Cyclelogical Chopspokes

By STEPHEN REGENOLD

A part of the mission of Cyclelogical, a small bike-products company based in Ogden, Utah, is to keep “the world we live in safe for bicycle commuting everywhere.” The company’s Chopspokes cost just $7 and align with that mission by adding visibility to a biker at night.

Chopspokes are essentially small reflectors. But unlike a common plastic wheel reflector, the Chopspokes are unobtrusive and not noticeable in daylight. The small cylindrical sticks, which come in packs of 10, have a slot on one side. They clip onto spokes and stay put as the wheel spins.

Cyclelogical Reflective Spokes.jpg

Chopspokes in action

But when light hits the Chopspokes, they ignite like tiny L.E.D. lights. The secret ingredient is 3M’s reflective Scotchlite coating. Light seems drawn to the material, which glows when car high beams bounce off your wheel.

Chopspokes won’t give much visibility from the front or back. But from the side, the spinning reflector sticks add a glowing substantiality to a bike rider whizzing down a road through the night.

I attached a few Chopspokes to my commuter bike. Along with a handlebar-mounted white L.E.D. in front and a red blinker light on back, my bike is now visible from any angle in the dark.

Cyclelogical spokes.jpg

Cyclelogical Chopspokes come in packs of 10

At first I just put a couple Chopspokes on each wheel. But the reflective property of a single Chopspoke is small. I would recommend adding at least five to each wheel for the best glowing effect. The company recommends 10 per wheel, meaning you need to buy a couple packs to make it work at top potential.

But at such a low price — essentially 70 cents per stick — Cyclelogical’s Chopspokes are an easy and pain free way to add more reflectivity to your bike. As a frequent rider of the night myself, I can testify that any extra visibility after the sun goes down is appreciated. To me, Chopspokes add some peace of mind on the dark road at night. www.cyclelogicalgear.com

—Stephen Regenold is founder and editor of www.gearjunkie.com.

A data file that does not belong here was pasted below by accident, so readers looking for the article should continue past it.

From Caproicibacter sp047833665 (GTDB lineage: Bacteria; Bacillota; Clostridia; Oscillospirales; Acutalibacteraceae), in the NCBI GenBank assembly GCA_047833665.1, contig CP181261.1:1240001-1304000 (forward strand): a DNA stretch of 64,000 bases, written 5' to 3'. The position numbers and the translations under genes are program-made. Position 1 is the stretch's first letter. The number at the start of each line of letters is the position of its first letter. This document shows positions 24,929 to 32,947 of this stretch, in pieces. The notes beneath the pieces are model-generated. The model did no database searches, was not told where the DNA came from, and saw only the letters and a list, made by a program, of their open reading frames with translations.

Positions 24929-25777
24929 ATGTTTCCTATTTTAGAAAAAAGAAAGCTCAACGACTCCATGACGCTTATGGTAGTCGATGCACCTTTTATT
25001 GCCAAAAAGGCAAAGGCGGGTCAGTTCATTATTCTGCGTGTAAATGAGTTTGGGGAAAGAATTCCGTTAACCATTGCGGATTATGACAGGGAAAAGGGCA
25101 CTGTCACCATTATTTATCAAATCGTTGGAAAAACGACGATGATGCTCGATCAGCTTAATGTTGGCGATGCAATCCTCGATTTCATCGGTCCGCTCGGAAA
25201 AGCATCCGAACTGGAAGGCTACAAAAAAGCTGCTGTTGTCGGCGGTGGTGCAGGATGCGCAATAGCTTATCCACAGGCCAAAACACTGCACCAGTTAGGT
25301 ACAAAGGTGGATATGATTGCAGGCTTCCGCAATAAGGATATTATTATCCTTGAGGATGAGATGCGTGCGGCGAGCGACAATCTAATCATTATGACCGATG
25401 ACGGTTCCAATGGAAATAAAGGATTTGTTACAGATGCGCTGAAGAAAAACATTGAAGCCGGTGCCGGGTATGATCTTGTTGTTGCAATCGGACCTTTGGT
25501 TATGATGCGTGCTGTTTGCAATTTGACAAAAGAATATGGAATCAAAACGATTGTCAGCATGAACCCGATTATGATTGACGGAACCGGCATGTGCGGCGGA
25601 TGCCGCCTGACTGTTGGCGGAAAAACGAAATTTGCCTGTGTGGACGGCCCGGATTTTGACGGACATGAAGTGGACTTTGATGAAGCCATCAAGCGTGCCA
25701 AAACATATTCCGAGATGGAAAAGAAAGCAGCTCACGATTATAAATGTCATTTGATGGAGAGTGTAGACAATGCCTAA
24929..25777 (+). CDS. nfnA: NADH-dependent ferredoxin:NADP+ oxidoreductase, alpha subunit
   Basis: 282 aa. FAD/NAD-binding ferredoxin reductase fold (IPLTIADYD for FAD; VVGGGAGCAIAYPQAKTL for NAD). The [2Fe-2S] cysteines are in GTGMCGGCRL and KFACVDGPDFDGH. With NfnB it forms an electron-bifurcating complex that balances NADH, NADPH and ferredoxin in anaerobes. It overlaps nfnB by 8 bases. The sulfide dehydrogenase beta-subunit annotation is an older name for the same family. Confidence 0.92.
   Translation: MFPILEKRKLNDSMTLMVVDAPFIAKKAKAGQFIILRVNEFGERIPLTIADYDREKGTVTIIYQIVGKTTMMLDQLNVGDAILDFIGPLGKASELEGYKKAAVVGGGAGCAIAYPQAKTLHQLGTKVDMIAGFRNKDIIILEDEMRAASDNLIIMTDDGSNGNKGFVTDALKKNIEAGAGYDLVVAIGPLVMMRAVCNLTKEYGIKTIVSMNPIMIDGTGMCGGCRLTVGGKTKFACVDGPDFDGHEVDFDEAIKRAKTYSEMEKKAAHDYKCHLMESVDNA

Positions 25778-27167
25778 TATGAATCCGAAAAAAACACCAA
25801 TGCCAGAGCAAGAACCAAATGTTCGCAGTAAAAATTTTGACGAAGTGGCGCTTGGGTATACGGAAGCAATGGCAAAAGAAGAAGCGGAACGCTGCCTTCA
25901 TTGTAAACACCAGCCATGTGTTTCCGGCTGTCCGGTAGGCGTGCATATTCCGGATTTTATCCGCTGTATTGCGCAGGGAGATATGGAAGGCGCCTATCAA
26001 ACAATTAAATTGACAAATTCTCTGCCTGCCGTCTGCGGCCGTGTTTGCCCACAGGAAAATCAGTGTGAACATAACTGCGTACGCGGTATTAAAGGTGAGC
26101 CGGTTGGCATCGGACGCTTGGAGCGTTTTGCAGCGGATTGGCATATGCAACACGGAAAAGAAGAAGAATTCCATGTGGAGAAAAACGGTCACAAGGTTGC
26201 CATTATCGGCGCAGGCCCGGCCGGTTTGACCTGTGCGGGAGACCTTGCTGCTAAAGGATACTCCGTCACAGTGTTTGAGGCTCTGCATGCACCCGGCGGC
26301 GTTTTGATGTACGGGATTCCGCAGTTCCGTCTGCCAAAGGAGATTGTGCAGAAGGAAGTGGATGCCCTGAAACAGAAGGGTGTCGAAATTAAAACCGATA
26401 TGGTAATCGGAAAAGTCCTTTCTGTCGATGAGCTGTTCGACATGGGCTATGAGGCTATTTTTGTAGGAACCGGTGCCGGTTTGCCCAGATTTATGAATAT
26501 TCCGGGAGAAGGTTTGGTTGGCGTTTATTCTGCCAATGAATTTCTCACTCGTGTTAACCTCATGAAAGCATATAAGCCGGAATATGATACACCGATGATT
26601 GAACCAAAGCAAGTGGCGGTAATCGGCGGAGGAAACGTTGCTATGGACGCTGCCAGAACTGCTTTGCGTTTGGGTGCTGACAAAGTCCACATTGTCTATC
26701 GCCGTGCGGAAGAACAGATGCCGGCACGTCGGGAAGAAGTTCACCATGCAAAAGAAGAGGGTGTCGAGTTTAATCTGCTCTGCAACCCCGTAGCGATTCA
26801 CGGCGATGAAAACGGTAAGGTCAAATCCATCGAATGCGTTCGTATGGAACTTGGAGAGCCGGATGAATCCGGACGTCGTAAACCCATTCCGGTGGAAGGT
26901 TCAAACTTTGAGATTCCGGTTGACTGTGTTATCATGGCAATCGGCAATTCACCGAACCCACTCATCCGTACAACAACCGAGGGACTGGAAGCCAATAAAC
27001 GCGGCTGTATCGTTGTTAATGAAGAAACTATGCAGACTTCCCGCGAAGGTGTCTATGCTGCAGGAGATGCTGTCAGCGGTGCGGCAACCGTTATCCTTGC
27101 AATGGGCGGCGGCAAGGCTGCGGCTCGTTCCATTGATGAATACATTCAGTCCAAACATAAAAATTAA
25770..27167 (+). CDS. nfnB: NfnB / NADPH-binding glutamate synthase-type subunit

Posted by dynaryder - 06/21/2010 10:40 AM

You could get the same results by putting reflective tape on the spokes or rims(as well as other locations). You can get the tape in many colors,even black,to match your bike.

Also,many companies offer reflective sidewalls on their tires(Vittoria Randonneurs are a good example).

Posted by Willie Wilmette - 06/23/2010 11:11 AM

Does anyone make reflective tires?

Posted by HJ Schmidt - 06/23/2010 11:18 AM

There’s a bit of “what’s wrong with this picture” going on. A photo demonstrating a bicycle “safety” product by a rider without a helmet.

Posted by Willie Wilmette - 06/23/2010 11:18 AM

Has anyone tried reflective tires? Meyers has some for $14.99.

Posted by Doug - 06/23/2010 11:27 AM

Willie, Most Schwalbe tires have a reflective strip around the tire sidewall. I use Marathon Plus. They light up very bright. They’re not cheap, but also provide the best flat protection available.

Posted by dynaryder - 06/23/2010 01:17 PM

Schwalbe,Continental,Specialized,Vittoria,Panaracer,Serfas,and Michelin all make tires with reflective sidewalls. There are surely others I’ve missed. I’ve used models from all the above companies and they really do stand out when the light hits them. There is also a company that makes tires with colored,reflective treads,but can’t remember the name.

Posted by Kenny Rando - 06/23/2010 10:17 PM

these work great, i have had them on my bike, and they have saved my ass a couple times.

Posted by Eli Friedman - 06/23/2010 10:52 PM

The problem with all reflectors is that they only work when a light source is directed at them.
For overtaking and opposing traffic, a cyclist is traveling parallel to the cars and the bike’s reflectors are illuminated by the headlight beam for a respectable distance.
However, in the case of crossing traffic, the bike’s side reflectors aren’t illuminated until the bike’s already in front of the car, leaving the motorist very little time to react.
Having a light source on your bike is superior to reflectors because they’re visible independently from the other road users’ headlights (or lack thereof – e.g. Ninja cyclists).
A product I have seen rave reviews for years about are Hokey Spokes . They’re LEDs that attach to your spokes and make cool, bright patterns or even text based on the principle of the persistence of vision.

I’m not saying this product is not useful, just pointing out its inherent limitations and that there’s a superior product for side visibility.

Add Comment

  1. Add link by using "LinkText":http://google.com